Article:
The equipment manufacturer ZF has just presented its electric braking system which banishes any hydraulic system and plans, thanks to small motors housed in each wheel, to recover up to 17% more autonomy for electric cars.
If some cars rely on solar charging to increase their autonomy, such as the Fisker Ocean which can integrate photovoltaic panels in its roof, for the moment the best way to try to shave a few kilometers from an electric car is regenerative braking. But it is difficult to gauge how much the actual quantity of energy recovered amounts to. And unless you’re going down a mountain, on a daily basis, it’s probably not much.
However, this could change thanks to a new braking system developed by the German equipment manufacturer ZF, which we know in particular for its gearboxes on thermal cars, and which promises to increase the autonomy of electric cars which will be equipped. Introducing “Dry Brake-by-wire” braking.
No more mechanical connection
Unlike all current cars (except many Chinese electric cars like the Smart #1 which already has a similar system, or certain racing cars), the new ZF system no longer relies on hydraulics, but on electric. Understand by this that there is no more brake fluid, that this is “dry” braking. In reality, the braking pressure is no longer generated by fluid pressure in the hydraulic system, but by electric motors. And there is one housed in each wheel.
Please note, however, that the two types of brakes should not be pitted against each other, as they can be complementary by being combined. If some manufacturers will choose to stay with all hydraulics, others will choose all electric, and still others may opt for hydraulics at the front and electric at the rear for example.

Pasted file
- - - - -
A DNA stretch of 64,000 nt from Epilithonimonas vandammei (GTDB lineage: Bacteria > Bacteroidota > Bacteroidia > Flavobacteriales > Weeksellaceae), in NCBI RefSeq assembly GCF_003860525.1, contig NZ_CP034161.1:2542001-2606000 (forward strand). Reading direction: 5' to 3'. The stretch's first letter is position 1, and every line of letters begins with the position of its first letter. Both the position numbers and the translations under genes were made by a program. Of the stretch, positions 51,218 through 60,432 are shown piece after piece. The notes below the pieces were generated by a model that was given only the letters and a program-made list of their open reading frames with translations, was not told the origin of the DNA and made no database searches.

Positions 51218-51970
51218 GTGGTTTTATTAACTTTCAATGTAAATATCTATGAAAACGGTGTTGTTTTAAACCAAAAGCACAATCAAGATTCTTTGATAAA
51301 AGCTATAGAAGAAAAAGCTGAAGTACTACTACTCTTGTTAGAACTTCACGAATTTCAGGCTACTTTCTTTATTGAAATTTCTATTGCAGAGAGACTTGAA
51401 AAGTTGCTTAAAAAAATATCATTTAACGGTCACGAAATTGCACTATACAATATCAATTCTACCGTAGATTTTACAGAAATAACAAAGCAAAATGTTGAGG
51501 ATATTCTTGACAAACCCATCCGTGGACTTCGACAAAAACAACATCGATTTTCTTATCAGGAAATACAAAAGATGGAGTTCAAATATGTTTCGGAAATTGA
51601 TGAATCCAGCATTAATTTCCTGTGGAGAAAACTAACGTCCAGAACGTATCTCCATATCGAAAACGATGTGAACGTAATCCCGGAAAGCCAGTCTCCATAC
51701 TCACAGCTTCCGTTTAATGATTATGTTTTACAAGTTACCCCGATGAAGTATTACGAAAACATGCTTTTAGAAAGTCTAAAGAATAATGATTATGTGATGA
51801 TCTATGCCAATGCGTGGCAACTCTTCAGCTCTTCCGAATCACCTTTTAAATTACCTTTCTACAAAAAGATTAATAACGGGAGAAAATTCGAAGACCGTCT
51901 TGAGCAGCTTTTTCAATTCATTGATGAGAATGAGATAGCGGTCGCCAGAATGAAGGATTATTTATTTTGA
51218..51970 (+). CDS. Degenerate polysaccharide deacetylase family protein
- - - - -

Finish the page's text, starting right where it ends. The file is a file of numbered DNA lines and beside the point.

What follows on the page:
The advantages as presented by ZF for its electric braking system are multiple. Starting with a shorter braking distance. The equipment manufacturer specifies that during automatic emergency braking, the braking distance could be reduced by nine meters at a speed of 100 km/h, compared to a conventional braking system. It is enormous.
Another advantage is that of energy recovery. Here again ZF puts forward a precise figure, that of 17%. It corresponds to the gain in autonomy that could be achieved thanks to this braking system. So on a car offering 600 kilometers of autonomy, we can imagine that the “by-wire” braking system would save it 100 kilometers (102 to be precise).
But be careful, this could be true in certain very specific conditions, and particularly in town, with a lot of braking. On expressways, there is no point hoping for any gain in autonomy.
… less pollution
In addition, ZF also tells us of decreasing particle pollution. Because thanks to its system, the minimum contact between the brake pads and discs can be reduced to “almost zero” and therefore in addition to saving energy, this also reduces particles due to abrasion of the brake discs. brakes. Which, as a reminder, will be taken into account in the new Euro 7 standards (threshold set at 7 mg/km, then 3 mg/km from 2035).
Finally, the last advantage put forward, and not the least, that of cost. Because due to a reduced number of parts, assembly and logistics costs are lower. That’s for the car manufacturer. And for the customer it also means a reduction in expenses because there will no longer be brake fluid to change regularly.
It now remains to be seen when exactly ZF intends to equip its system and which will be the first models to be equipped with it! We see in the photo on the front page that it is an electric BYD Han.
No wonder, when you know that BYD has developed its own by-wire (hydraulic) braking system. This maintains hydraulic operation, but the link between the brake pedal and the brakes is made electronically and not by a mechanical cable.